Closing the high seas to all fishing and curtailing industrial fleets’ operations by eliminating the subsidies they receive, would increase the amount of fish available to small-scale fishers, boost the quality of the fish and make it more valuable, finds a new paper by the Sea Around Us Principal Investigator Daniel Pauly.
According to Pauly, who is also a professor at the University of British Columbia’s Institute for the Ocean and Fisheries, if the more than $30 billion that subsidize large-scale fisheries every year were redirected toward artisanal fisheries, the latter would be able to catch more tuna and other fish that reach coastal waters when they are not massively exploited in the high seas.
They would be also able to build, for example, an infrastructure of landing places that would allow them to take better care of their catch, supply specialized markets with a superior product and create more jobs – this while providing nutritious food for their own people and reducing dramatically the amount of fish that are discarded or turned into livestock feed.
On top of that, Pauly’s analysis finds that by taking those public funds away from the hands of industrial fishing corporations from a few dozen countries and using them to grant artisanal fishers privileged access to coastal resources, more communities around the world would be able to get higher incomes.
This course of action is outlined by the researcher in a special issue of Marine Policy that looks into the perspectives of a Blue Economy. “I don’t see industrial fisheries as actors in a sustainable economy,” Pauly says. “Industrial fisheries are footloose. They are not anchored to any given community and their mandate is solely to generate shareholder profits. This, in connection to dwindling resources, pushes them to try to reduce costs at all cost which, in turn, is the cause behind most cases of illegal fishing, slavery at sea and corrupt rule-breaking.”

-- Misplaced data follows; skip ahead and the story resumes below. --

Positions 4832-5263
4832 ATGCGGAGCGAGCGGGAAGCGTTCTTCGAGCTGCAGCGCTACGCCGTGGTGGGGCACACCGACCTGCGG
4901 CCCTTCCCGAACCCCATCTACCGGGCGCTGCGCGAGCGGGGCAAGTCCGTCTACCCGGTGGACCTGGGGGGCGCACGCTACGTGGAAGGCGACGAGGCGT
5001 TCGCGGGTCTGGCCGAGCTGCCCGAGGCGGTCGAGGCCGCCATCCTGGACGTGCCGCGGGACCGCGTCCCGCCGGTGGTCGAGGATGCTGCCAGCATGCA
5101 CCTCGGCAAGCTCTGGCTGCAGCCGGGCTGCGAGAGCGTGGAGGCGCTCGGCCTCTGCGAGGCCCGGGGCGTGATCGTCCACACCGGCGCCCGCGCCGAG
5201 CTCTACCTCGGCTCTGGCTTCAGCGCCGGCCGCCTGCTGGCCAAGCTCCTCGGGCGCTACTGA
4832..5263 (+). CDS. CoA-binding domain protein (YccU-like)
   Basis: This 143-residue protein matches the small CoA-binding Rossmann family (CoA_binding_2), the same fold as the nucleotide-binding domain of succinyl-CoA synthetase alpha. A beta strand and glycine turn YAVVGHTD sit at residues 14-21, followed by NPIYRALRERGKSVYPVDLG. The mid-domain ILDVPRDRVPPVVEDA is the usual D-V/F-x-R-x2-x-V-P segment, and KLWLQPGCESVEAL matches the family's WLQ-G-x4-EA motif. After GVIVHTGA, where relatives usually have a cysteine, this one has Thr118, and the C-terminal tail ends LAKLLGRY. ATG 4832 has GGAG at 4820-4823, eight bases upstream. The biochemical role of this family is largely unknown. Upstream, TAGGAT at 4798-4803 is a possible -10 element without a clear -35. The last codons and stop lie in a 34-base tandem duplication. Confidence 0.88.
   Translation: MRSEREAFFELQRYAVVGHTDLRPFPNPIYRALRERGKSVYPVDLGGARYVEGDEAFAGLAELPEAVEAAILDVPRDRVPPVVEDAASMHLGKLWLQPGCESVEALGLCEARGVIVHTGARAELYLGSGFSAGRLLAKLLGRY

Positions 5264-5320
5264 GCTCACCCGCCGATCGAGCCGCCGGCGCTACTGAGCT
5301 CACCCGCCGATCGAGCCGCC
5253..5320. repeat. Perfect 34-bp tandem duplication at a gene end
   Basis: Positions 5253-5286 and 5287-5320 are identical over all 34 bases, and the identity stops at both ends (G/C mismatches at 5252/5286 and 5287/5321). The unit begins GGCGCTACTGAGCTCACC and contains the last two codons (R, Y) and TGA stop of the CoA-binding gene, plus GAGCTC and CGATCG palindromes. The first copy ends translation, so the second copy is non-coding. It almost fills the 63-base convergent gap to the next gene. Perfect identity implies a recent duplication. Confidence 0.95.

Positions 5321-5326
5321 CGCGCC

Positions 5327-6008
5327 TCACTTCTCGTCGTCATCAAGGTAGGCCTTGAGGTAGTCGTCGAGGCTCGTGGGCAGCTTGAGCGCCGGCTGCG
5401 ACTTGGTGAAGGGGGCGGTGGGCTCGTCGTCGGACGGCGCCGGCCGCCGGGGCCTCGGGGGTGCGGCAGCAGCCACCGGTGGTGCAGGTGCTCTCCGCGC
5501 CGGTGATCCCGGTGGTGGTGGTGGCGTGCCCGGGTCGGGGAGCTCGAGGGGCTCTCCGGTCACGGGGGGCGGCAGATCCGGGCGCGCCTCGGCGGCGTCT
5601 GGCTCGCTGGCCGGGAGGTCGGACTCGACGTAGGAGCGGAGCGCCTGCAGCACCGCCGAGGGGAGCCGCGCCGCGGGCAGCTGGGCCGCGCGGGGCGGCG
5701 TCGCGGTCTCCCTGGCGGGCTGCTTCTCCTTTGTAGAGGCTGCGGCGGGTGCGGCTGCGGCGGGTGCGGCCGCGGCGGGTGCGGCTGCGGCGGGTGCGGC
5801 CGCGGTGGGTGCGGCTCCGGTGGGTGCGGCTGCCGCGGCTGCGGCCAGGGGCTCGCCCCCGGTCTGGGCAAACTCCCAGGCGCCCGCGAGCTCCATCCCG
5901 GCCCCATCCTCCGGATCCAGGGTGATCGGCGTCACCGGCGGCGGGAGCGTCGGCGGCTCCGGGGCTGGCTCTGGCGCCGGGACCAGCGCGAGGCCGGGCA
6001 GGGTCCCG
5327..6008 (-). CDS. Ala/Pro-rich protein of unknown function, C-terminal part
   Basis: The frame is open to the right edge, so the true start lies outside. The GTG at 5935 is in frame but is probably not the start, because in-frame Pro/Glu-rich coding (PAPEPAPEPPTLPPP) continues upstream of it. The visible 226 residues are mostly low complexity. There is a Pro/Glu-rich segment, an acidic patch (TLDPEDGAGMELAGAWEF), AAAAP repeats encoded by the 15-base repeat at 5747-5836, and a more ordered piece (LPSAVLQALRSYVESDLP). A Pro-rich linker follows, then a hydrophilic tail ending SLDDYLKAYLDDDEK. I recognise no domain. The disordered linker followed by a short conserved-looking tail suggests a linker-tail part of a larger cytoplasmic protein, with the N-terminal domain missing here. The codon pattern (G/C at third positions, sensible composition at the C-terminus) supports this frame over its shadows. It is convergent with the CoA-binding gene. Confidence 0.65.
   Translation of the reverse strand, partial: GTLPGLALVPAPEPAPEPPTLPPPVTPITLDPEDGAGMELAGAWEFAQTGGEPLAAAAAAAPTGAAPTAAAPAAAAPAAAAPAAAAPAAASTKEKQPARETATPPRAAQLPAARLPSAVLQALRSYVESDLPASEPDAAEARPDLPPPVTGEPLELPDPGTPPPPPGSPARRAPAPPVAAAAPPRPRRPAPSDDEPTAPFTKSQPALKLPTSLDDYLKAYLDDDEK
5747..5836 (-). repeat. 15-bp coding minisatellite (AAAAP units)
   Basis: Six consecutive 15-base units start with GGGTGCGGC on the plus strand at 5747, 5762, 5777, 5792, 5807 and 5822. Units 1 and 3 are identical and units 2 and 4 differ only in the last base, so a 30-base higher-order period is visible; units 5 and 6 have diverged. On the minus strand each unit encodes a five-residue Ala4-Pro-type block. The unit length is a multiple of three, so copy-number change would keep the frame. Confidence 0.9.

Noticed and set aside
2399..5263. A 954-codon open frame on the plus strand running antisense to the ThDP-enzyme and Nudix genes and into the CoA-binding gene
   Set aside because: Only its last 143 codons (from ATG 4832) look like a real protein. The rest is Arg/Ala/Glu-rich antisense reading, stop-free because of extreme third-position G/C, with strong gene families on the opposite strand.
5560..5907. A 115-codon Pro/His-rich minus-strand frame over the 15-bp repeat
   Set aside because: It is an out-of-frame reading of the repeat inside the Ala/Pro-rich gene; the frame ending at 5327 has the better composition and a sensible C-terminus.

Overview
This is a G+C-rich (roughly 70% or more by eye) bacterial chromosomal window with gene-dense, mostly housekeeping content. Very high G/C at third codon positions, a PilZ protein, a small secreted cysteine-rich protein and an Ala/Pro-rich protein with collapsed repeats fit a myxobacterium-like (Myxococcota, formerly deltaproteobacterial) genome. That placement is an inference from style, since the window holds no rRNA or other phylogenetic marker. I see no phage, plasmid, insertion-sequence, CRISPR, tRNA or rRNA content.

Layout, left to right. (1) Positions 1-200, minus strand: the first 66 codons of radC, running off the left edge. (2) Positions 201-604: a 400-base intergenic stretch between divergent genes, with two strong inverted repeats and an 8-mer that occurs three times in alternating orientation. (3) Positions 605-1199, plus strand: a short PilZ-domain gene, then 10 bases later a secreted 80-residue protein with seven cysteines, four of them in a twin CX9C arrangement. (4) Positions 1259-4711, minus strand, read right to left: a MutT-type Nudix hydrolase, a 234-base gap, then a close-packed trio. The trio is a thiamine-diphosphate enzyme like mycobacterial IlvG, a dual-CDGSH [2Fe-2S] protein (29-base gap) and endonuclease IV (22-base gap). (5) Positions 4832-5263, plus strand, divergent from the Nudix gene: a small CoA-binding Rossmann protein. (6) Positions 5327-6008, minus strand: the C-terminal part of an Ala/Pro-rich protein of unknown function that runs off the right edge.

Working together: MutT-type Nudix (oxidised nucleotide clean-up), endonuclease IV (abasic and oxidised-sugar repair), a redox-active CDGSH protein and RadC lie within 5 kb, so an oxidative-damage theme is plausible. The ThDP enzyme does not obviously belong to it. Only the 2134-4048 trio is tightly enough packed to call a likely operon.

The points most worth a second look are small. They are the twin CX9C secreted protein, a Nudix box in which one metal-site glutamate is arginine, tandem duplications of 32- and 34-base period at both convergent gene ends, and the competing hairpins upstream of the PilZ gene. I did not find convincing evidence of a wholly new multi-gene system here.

In a global context where, every year, industrial fisheries discard as trash 10 million tonnes of fish and sacrifice an additional 18 million tonnes to produce feed for farm animals, while completely disregarding the fact that catches are declining at a rate of 1.2 million tonnes per year, Pauly’s proposal is a call for urgent action.
“We will have almost 10 billion people on this planet by 2050 and we cannot justify industrial fishing by saying that they will feed the masses because, with wild-caught fish, you cannot increase catches by fishing more. It is already difficult to maintain the present catches, so the future of the sector relies on promoting well-monitored artisanal fisheries that at least partly replace the industrial fisheries, generate a higher-value product, use non-destructive fishing methods and allow for the rebuilding of fish stocks,” Pauly says.
The paper “A vision for marine fisheries in a global blue economy” was published in Marine Policy doi: https://doi.org/10.1016/j.marpol.2017.11.010.